Oxo-Biodegradable Can Be Recycled With Other Plastics, Report Claims

bagsA report that claims d2w oxo-biodegradable (controlled-life) plastics have no material effect on the recycling process or on the recycled plastic products has been published.

The report, by the Transfercenter fur Kunststofftechnik (TCKT) in Austria, says that recyclate from oxo-biodegradable plastic can safely be used in the manufacture of thick cross-section plastic products intended for long term use outdoors. Such products would include plastic lumber, garden and municipal furniture, and signage posts.

“These four expert studies finally prove that products made with d2w are fully compatible with recycling and should be freely used without any further concerns”

This is the fourth study of recyclable oxo-biodegradable plastics, adding to the two studies done by Roediger Laboratories in South Africa in 2012 and 2013. TCKT had itself reported on 17 March 2016 that recyclate from oxo-biodegradable plastic can safely be used in the manufacture of plastic film products.

TCKT is the European industry specialists in application-oriented research and development in plastics engineering.

The purpose of oxo-biodegradable plastics is that they will biodegrade if they get into the open environment as litter, and will not lie or float around for decades. During their life they are just as strong as conventional plastics, and can be recycled if collected, says Symphony Environmental Technologies.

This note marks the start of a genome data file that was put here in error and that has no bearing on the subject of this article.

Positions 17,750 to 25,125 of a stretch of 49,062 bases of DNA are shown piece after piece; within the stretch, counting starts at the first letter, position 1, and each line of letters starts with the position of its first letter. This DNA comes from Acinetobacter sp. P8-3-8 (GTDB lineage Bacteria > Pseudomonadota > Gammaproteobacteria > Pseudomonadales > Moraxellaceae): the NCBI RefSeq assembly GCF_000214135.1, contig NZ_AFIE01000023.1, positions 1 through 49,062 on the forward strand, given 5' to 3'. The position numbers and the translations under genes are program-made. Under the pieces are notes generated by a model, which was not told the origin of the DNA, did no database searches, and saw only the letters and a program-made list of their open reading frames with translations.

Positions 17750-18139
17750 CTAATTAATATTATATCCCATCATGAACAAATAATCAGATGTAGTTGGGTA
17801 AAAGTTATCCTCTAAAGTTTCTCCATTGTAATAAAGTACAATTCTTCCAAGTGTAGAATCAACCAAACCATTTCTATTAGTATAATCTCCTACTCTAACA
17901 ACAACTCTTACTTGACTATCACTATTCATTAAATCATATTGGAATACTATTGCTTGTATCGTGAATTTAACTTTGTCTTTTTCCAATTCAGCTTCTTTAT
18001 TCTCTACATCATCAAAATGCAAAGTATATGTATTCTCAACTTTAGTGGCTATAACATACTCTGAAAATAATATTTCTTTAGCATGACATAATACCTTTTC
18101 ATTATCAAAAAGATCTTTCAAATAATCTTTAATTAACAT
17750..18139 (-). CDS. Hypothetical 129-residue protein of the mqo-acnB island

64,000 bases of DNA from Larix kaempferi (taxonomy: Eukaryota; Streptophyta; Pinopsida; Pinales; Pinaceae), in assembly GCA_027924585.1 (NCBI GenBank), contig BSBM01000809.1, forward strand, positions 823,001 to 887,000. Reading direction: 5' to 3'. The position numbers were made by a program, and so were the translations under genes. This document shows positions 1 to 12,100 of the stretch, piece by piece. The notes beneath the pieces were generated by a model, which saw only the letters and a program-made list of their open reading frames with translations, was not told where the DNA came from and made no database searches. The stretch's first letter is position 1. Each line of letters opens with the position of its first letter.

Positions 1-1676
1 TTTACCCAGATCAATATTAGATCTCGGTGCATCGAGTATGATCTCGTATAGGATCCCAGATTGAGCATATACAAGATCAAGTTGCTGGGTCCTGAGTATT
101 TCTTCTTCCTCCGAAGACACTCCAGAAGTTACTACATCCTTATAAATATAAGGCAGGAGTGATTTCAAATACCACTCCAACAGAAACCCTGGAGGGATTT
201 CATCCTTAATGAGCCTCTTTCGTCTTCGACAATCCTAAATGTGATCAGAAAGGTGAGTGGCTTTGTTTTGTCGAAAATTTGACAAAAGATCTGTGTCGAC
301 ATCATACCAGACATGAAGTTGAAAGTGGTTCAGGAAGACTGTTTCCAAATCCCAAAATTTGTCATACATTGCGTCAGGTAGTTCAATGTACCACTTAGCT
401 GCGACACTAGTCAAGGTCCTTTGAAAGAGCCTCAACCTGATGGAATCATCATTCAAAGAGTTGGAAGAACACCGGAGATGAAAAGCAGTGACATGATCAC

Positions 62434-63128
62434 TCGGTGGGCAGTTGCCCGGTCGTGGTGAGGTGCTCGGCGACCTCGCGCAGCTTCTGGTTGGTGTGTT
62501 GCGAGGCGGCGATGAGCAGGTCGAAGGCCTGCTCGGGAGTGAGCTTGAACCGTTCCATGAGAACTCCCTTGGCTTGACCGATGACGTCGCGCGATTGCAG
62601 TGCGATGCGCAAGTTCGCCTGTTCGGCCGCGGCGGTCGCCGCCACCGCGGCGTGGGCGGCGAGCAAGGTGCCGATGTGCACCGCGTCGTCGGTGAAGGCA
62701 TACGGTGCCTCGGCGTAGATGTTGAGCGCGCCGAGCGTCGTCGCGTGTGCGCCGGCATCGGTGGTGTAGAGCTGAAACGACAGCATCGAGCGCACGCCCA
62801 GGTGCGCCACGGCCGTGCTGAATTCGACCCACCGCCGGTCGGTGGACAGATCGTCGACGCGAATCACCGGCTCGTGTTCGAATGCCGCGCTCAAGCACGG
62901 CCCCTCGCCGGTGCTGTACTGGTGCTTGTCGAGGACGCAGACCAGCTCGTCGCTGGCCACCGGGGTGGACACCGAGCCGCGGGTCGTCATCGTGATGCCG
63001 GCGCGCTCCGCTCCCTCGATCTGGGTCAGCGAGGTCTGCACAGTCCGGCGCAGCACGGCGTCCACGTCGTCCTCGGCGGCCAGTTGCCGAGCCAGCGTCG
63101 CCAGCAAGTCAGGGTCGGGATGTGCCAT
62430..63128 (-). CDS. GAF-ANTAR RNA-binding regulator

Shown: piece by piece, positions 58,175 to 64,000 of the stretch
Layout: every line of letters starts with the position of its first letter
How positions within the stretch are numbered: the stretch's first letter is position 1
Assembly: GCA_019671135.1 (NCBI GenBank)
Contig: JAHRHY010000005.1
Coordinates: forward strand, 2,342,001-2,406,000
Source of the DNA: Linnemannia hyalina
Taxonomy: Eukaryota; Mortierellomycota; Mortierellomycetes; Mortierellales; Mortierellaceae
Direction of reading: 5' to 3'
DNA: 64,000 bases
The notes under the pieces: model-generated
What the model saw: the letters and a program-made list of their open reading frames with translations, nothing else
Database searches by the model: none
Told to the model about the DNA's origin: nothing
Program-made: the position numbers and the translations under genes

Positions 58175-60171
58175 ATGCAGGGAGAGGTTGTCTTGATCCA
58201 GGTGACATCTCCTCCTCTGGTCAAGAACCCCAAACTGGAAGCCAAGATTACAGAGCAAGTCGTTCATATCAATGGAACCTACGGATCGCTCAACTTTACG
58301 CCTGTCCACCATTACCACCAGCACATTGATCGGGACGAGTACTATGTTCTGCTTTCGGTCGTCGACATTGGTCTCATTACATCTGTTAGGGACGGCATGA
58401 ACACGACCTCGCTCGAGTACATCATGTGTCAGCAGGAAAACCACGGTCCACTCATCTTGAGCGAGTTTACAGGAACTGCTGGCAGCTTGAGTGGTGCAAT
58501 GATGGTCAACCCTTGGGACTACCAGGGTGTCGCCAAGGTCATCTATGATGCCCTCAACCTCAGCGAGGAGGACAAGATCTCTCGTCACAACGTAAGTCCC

The same cannot be said of hydro (sometimes called compostable or bio-based) plastics, it said, because they cannot be recycled with conventional or oxo-biodegradable plastic without detriment to the resulting products, and they are tested to biodegrade in the special conditions found in an industrial composting unit – not in the open environment.

As well as being recyclable, d2w oxo-biodegradable plastics can be made in plastics factories with their existing machinery and workforce at little or no extra cost, the report states.

Michael Laurier, Symphony’s chief executive, said: “This latest study is an important step forward, as it eliminates the concerns of the recycling industry.

“For several years our sales have been slower than anticipated as decision-makers were concerned with potential contamination of the waste plastic feedstock by oxo-biodegradable plastics.

“These four expert studies finally prove that products made with d2w are fully compatible with recycling and should be freely used without any further concerns.

“As not all the plastic is collectable for recycling, it is important to use d2w plastics, which will biodegrade if they get into the open environment as litter, and will not lie or float around for decades.”

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